The overall aim of this research is to address water security, particularly from the perspectives of adaptation to scarcity and social vulnerability, urbanization, reliance on groundwater, the nexus between water and energy, and ecosystem resilience. This aim will be achieved through a combination of workshops/dialogues, meetings, collaborative projects, and significantly, student training. Over the course of the project, we intend to assess water governance and water-security challenges in the following transboundary regions in the Arid Americas (listed according to tier-order of partnership and engagement, with Tier 1 being the initial priority, beginning in Year 1):
- Tier 1: Arid-semiarid U.S.–Mexico border region
- Tier 2: Andean Chile–Argentina
- Tier 3: Andean Peru-Bolivia
- Tier 4: Arid Northeastern Brazil interstate rivers
Building and strengthening relationships is an important component of this strand of work, including researcher-scientist networks in the U.S.-Mexico border region and beyond, via site visits, convening and participating in workshops, co-hosting of events such as science-policy dialogues, exchange of students, and development of joint research activities and publications. An essential element is also the training and engagement of graduate students, stakeholder engagement and workshops, and the development of communities of practice.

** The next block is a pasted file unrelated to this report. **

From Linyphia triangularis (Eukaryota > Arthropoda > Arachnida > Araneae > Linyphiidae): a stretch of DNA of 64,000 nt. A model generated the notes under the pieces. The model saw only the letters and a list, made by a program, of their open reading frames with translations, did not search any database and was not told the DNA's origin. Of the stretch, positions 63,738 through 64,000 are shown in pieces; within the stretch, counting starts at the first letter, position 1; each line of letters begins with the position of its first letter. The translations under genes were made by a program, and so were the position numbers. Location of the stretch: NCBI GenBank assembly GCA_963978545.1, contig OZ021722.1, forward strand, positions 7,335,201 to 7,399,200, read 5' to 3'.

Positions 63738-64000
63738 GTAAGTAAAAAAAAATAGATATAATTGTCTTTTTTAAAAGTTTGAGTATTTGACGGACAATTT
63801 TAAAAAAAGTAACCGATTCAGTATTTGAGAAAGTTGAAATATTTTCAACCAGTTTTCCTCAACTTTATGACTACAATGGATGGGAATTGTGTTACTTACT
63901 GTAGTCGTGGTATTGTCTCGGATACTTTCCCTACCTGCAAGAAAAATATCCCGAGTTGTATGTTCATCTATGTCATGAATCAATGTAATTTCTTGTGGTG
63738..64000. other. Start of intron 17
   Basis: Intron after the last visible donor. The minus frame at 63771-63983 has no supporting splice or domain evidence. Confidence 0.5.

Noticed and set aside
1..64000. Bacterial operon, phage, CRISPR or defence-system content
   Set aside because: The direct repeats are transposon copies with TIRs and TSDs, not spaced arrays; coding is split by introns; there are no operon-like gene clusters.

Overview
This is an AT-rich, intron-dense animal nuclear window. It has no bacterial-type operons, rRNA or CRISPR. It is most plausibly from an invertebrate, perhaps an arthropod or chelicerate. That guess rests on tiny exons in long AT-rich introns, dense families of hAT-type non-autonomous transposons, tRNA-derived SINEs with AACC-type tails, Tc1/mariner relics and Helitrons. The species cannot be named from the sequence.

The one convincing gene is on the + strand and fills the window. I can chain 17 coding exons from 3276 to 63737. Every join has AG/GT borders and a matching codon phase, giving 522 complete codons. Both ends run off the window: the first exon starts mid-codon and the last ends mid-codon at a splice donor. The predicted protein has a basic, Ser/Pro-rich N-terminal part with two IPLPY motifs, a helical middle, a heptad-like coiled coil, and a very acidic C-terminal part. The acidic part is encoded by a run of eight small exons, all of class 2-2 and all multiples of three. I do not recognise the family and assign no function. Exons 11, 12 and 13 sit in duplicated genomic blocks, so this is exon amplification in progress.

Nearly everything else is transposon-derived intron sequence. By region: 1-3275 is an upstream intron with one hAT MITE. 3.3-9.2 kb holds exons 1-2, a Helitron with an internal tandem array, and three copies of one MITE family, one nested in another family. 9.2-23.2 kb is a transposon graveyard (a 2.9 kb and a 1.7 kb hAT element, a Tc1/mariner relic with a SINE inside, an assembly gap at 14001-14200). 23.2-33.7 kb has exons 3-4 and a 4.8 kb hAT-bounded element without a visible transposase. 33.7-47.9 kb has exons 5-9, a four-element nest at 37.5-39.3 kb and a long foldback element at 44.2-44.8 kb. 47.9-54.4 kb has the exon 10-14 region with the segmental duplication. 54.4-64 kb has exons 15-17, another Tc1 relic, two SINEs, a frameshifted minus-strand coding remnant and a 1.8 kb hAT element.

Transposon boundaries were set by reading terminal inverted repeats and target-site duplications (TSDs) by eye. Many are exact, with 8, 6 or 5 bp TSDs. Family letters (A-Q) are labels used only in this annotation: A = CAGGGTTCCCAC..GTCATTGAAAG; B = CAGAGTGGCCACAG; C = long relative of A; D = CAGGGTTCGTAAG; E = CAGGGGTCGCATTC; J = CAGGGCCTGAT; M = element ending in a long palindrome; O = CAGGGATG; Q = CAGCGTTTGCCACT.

Research will entail direct involvement in on-the-ground projects, such as developing small-scale projects that address elements of water security, using field cases where transboundary or transjurisdictional conditions exist.
The development of a water-security index will help to assess if a region is water-secure. There exist numerous indicators of security; some are sociocultural and economic, other physiographic, still others political and geopolitical. We have begun developing an adaptive-capacity index, which we will modify to be a water-security index-related to existing poverty and sustainability indices.
Some regions, especially in transboundary zones, are particularly vulnerable to water shortages or water-quality problems and will be the ‘hotspots’ focused on in this research. These areas are useful testbeds for calibrating the index, and will serve as excellent sites for students, who will experience conditions that highlight the challenges to overcoming water insecurity.
Lloyd’s Register Foundation
The International Water Security Network is funded by Lloyd’s Register Foundation, a charitable foundation helping to protect life and property by supporting engineering-related education, public engagement and the application of research.
Monash South Africa
Monash South Africa are leading on the Water Quality Security programme of IWSN.
University of Arizona
The University of Arizona are leading on the Transboundary Water Security programme of IWSN.
Organizations working with IWSN
In collaboration with the University of Arizona Udall Center for Studies in Public Policy, researchers at El Colegio de Sonora in Hermosillo, Mexico, are addressing some of the challenges of water security in the U.S.-Mexico borderlands and in the Sonora and Yaqui Rivers in northern Mexico.